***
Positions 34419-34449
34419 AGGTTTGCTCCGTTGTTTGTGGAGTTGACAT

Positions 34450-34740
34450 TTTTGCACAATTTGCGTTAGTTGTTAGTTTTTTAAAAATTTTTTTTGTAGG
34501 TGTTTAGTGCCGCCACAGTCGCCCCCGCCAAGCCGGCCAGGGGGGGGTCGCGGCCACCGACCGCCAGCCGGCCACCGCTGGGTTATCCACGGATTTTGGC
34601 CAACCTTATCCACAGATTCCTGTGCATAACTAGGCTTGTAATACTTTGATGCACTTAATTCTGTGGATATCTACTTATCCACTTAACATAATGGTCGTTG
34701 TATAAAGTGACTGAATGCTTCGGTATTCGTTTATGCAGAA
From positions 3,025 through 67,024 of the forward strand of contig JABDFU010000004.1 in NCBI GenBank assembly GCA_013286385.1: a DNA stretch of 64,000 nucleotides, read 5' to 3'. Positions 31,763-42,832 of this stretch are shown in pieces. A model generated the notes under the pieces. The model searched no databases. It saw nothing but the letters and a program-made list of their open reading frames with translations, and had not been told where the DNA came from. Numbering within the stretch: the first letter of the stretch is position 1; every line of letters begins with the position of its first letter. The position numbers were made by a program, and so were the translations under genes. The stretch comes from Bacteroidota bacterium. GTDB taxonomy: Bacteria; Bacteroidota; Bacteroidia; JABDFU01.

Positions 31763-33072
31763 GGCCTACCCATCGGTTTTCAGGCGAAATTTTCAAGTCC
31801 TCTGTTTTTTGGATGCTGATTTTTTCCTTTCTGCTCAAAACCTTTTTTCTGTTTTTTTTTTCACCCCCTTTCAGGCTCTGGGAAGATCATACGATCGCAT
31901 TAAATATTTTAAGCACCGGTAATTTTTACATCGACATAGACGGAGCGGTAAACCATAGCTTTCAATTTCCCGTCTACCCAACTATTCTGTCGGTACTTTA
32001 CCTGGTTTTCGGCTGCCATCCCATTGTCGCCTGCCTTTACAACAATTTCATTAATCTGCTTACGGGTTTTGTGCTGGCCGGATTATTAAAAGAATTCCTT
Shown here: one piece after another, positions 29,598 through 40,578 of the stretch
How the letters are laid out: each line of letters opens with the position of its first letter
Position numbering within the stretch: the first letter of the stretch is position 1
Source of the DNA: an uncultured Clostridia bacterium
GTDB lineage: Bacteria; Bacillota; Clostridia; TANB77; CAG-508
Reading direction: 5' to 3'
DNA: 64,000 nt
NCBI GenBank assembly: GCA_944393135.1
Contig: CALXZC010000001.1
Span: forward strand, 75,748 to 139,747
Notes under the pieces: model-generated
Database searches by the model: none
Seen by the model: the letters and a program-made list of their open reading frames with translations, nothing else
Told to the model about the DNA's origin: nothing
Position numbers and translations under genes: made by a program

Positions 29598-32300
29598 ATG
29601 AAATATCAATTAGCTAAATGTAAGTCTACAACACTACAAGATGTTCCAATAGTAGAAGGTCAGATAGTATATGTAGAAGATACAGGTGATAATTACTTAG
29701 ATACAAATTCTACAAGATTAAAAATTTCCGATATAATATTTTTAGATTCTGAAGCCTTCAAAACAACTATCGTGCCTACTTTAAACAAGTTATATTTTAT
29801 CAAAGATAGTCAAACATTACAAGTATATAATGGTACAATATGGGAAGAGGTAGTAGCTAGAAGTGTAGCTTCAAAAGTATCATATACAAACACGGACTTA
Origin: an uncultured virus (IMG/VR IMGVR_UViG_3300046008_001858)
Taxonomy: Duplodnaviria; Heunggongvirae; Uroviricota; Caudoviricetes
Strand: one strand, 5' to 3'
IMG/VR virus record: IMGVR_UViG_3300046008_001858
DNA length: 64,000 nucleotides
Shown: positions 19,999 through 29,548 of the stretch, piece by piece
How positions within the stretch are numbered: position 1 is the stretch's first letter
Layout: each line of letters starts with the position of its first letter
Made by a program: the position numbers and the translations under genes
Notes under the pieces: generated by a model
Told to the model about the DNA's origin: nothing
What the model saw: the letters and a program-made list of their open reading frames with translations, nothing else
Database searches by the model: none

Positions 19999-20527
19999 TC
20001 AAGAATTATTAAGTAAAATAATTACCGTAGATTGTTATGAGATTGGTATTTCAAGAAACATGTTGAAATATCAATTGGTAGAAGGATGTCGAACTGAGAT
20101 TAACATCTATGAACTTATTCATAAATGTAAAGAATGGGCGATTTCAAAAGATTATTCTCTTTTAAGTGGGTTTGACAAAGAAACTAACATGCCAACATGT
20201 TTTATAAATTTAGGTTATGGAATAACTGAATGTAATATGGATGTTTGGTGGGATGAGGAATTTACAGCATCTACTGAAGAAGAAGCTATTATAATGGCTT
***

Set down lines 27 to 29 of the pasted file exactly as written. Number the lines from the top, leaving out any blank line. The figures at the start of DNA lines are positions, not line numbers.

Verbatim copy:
Told to the model about the DNA's origin: nothing
Position numbers and translations under genes: made by a program

Positions 29598-32300